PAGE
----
The Vauxhall Nova. What a car, right? Synonymous with boy racer culture, Max Power, dubious body-kits, TSW Venom alloys and crashing through the front window of your local McDonald’s in an explosion of Happy Meals and Kenwood Mask head units. Truly, the Vauxhall Nova represents a different time in motoring. But is that still the case now?
No, actually. The Nova had to begrudgingly hand over its Richbrook keyring enhanced keys to the Citroen Saxo in the late ’90s, leaving it to retire into the history books, it’s legacy equating to nothing more than tales of Friday nights gone by.
Now though, the Nova has done the unthinkable. It’s a legitimate classic. The car that was once Tony’s, being driven like a joy-rider, speeding into the the corner, is now an icon. Your mother might have warned you it was a sound system banger, but she could never have foretold of a Nova becoming a classic car.
Yes, that’s a Corgi model of a Vauxhall Nova. We couldn’t find any press shots we liked, so we took our own. Fight us.
Anyway, let’s talk about the full-scale car. It was released in September 1982 as the Opel Corsa. The Nova name was something only seen in the UK, this was because Corsa was deemed to sound too much like ‘coarser’ apparently. We’re not making this up. It would seem Vauxhall UK got over its concerns in the early ’90s though, when it superseded the Nova with the, um, Corsa.
The first Nova was built in Zaragoza, Spain. This is important. You see, our lads and lasses didn’t like the fact Vauxhall farmed out the manufacturing of its Chevette replacement to the Spanish. So they caused a ruckus, threw their Union memberships about and delayed the Nova’s UK arrival until April 1984. Pointless really, as Vauxhall basically ignored them and kept building it in Spain. Unions be damned it would seem.
When it did finally arrive, it was something of an instant hit. Its front-drive chassis, the impressive interior space and economical four-cylinder petrol engines made the Chevette look like a wheelbarrow with a lawnmower engine. The Nova was worlds apart, and we bought it in our droves.
Initially, the Nova was available as a three-door hatch or a two-door saloon, though a five and four-door soon appeared on the roster. The four-door saloon would go on to be the embarrassing first car for many a young driver who’s parents wouldn’t let them get a three-door for insurance reasons. Not that we’d know anything about that.
Normally this is the bit where we’d tell you about the engines. In the case of the Nova, it had about four million different options, and frankly nobody has time for that. So to keep things succinct, it had some 1.0, some 1.2, some 1.3, some 1.4 and some 1.6 four-cylinder petrol engines and a handful of 1.5 four-cylinder diesel engines (naturally aspirated or turbocharged) care of Isuzu. Transmission wise, you could have a four or five-speed manual ‘box. No automatic for you.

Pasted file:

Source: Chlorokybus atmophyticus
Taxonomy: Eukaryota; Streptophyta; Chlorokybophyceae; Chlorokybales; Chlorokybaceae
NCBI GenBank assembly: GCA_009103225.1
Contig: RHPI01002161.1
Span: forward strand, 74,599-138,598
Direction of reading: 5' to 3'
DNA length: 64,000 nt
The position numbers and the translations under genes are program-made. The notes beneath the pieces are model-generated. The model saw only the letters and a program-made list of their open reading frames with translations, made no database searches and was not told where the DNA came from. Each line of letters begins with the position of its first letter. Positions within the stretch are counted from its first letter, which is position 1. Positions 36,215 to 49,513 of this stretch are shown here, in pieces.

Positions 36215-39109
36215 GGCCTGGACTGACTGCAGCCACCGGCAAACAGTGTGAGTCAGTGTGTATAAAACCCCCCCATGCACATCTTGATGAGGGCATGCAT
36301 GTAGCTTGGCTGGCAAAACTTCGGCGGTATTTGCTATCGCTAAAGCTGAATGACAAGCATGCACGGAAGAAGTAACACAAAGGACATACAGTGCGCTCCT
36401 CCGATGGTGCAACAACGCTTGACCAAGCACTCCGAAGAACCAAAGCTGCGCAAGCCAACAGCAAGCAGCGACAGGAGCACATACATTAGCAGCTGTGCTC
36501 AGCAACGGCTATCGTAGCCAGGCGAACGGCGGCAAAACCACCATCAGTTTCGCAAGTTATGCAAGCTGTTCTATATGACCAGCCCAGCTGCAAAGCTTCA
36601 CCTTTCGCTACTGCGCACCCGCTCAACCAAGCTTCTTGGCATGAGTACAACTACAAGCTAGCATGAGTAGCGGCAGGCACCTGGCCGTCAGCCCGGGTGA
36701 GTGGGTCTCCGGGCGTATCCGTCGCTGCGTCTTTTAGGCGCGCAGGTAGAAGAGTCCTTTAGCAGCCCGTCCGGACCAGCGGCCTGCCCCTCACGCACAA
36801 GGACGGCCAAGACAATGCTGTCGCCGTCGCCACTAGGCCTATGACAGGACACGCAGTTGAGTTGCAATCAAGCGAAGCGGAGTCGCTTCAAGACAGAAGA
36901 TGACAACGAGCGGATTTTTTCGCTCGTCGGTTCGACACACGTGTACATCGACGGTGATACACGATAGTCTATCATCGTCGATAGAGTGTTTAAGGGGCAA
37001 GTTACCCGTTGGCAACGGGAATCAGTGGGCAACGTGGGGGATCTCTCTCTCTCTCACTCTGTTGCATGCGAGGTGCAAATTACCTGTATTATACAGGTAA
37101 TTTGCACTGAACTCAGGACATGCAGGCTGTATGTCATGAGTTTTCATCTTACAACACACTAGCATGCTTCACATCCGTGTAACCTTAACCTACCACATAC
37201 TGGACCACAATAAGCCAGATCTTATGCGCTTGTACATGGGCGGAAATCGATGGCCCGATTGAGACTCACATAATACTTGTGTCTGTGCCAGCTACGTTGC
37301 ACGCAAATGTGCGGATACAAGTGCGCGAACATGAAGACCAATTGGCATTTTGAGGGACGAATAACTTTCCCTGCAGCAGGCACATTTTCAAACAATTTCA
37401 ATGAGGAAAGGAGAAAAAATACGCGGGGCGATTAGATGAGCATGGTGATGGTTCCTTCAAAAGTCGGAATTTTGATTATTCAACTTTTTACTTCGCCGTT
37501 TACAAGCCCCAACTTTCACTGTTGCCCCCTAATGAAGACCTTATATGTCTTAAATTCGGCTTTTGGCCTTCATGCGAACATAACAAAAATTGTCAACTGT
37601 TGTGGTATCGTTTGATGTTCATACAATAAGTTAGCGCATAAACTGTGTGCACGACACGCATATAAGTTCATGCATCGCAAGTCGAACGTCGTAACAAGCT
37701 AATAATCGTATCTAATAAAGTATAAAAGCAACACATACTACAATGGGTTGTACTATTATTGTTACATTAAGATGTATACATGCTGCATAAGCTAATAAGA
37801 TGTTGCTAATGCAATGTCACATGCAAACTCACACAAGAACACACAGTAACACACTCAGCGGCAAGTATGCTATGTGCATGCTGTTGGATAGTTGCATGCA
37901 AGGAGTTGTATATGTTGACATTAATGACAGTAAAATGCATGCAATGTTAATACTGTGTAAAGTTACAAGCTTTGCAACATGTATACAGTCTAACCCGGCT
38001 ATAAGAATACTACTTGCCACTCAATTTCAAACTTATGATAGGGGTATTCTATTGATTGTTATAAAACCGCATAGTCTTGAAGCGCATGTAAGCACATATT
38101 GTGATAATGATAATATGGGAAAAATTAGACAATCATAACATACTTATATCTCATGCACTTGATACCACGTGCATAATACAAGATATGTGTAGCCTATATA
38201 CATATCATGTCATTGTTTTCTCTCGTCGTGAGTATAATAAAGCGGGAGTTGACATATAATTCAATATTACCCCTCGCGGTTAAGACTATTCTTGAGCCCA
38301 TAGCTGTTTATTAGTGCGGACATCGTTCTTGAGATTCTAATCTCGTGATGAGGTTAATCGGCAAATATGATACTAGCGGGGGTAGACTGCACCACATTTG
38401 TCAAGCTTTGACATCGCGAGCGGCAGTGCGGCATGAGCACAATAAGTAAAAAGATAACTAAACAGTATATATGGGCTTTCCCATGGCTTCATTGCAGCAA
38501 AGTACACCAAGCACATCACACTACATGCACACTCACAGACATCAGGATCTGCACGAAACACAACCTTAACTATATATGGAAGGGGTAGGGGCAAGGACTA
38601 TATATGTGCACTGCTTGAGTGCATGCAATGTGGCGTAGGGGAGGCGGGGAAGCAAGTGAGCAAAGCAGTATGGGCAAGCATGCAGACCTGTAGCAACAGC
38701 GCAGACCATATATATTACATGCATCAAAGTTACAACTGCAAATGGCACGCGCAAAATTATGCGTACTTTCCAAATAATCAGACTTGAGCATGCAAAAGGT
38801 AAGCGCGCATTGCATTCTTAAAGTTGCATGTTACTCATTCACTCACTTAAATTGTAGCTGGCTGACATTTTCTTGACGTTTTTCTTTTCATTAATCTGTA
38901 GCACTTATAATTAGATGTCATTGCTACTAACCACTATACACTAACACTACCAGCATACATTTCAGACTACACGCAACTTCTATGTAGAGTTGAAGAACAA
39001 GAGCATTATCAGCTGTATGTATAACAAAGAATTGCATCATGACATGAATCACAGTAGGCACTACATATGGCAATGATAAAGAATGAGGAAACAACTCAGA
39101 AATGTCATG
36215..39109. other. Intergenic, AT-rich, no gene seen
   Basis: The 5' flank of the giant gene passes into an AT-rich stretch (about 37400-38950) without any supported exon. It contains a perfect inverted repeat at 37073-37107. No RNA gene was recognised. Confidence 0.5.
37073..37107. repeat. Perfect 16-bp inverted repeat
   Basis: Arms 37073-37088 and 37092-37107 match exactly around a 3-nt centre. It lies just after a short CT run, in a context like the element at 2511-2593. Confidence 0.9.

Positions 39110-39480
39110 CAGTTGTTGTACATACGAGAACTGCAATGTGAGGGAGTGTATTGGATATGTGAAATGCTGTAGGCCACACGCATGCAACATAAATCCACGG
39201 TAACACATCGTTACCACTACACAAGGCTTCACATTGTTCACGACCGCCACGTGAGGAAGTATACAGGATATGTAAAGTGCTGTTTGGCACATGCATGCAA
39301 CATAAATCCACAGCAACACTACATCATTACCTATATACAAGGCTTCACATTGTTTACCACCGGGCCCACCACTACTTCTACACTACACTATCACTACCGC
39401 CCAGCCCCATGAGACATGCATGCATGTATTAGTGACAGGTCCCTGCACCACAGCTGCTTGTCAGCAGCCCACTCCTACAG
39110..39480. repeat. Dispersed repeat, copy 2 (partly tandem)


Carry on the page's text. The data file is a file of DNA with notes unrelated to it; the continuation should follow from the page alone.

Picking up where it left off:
Engines weren’t the only thing the Nova had lots of. It also had many, many editions. There was the Spin, the Flair, the Merit, the Jet Black, the Swing, the Sting, the Club, the Nico, the Calypso, the Gem, the Pearl, the Ski, the Sola, the Anftibes, the Fun, the Sport, the Trip, the Dart, the Life, the Expression, the Diamond, the Star, the Snap, the Trend the Luxe+ and about sixty thousand more. Seriously, Vauxhall, what were you smoking at the time? We’re pretty sure there were more editions than actual Novas produced.
None of them mattered though. All the true Nova-nuts were after were the hot ones. The SR, the SRi, the GSi and the GTE. They were the ones to have. The ultimate in hot-hatchery. And the ultimate in phoning around for insurance cover. They became the big rival to Ford and to Volkswagen. They were fun, the were affordable and they were fast.
Sadly, they were also the ultimate car for even the most dim-witted of car thieves. You see, in the 1990 the Nova received a face-lift, which included an interior redesign. The hazard light button was put at the top of the dash. Pull this button out, turn it through 180-degrees and put it back and you had – we kid you not, we used to have one – ignition. Just outstanding work, Vauxhall.
The cars that weren’t stolen were inevitably wrapped around trees or modified into oblivion thanks to additions such as the Novadose body-kit (again, we’re not making that up). Maybe the odd Peco Big Bore 4 for good measure. And stickers. Lots of stickers.
The cars that survived all that weren’t out of the woods. Rust was a big issue for the Nova, with bulkheads, rear arches, A-pillars and scuttles suffering the worst. As such, a car that was once the epitome of automotive ubiquity suddenly became, well, rare. And that, combined with people looking at eBay through rose-tinted glasses means the Nova is now on the up in terms of value. And we’re not talking about the super rare Sport with twin Weber carbs or the GSi or the GTE. No, we’re talking about the run of the mill 1.2 Flair, the 1.0 Merit, whatever. If it has a Nova badge, it’s going up in value. So take it from us when we say that if you never had a Nova, if it’s still an itch you need to scratch, now is the time to do it.